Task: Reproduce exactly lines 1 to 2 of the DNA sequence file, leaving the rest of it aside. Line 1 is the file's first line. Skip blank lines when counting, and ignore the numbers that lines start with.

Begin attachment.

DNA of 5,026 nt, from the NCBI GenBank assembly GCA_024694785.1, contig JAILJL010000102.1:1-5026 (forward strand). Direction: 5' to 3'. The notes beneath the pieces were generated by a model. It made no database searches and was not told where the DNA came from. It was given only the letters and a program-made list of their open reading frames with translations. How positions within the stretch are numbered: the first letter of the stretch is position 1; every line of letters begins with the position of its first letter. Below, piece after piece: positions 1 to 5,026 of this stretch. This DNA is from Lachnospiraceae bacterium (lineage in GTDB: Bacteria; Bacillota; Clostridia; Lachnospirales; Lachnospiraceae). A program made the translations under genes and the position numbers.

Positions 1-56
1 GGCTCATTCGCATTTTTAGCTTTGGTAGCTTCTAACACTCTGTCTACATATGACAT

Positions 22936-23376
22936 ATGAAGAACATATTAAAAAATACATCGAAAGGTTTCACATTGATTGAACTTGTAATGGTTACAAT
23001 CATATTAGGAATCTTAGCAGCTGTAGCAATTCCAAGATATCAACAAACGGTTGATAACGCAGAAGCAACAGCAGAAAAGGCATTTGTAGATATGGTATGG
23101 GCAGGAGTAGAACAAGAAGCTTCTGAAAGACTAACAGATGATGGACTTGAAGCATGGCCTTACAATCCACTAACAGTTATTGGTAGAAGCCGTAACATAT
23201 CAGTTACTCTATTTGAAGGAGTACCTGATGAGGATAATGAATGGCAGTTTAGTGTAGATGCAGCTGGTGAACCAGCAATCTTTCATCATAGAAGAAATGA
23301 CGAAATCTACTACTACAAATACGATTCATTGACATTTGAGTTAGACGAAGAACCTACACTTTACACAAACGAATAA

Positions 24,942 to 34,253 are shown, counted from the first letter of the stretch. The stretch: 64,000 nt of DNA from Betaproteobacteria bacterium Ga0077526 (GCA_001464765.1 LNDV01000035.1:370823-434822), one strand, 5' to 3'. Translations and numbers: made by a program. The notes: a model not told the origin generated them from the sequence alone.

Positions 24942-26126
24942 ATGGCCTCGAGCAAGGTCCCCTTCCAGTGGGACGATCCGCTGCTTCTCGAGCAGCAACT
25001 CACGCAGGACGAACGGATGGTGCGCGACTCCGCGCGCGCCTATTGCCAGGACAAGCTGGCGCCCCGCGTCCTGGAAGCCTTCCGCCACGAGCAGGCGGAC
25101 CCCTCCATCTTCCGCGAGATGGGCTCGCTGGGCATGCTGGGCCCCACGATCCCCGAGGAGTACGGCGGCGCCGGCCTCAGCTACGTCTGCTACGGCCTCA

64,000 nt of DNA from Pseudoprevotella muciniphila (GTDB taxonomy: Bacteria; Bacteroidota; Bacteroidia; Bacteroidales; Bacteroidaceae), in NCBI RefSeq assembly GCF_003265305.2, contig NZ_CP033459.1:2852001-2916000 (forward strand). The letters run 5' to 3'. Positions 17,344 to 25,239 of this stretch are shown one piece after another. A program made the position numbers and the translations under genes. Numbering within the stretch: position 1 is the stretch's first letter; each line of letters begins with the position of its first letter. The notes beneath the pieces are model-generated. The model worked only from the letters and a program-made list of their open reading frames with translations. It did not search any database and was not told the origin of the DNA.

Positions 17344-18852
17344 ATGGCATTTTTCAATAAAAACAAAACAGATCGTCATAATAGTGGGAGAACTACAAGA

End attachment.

DNA of 5,026 nt, from the NCBI GenBank assembly GCA_024694785.1, contig JAILJL010000102.1:1-5026 (forward strand). Direction: 5' to 3'. The notes beneath the pieces were generated by a model. It made no database searches and was not told where the DNA came from. It was given only the letters and a program-made list of their open reading frames with translations. How positions within the stretch are numbered: the first letter of the stretch is position 1; every line of letters begins with the position of its first letter. Below, piece after piece: positions 1 to 5,026 of this stretch. This DNA is from Lachnospiraceae bacterium (lineage in GTDB: Bacteria; Bacillota; Clostridia; Lachnospirales; Lachnospiraceae). A program made the translations under genes and the position numbers.

Positions 1-56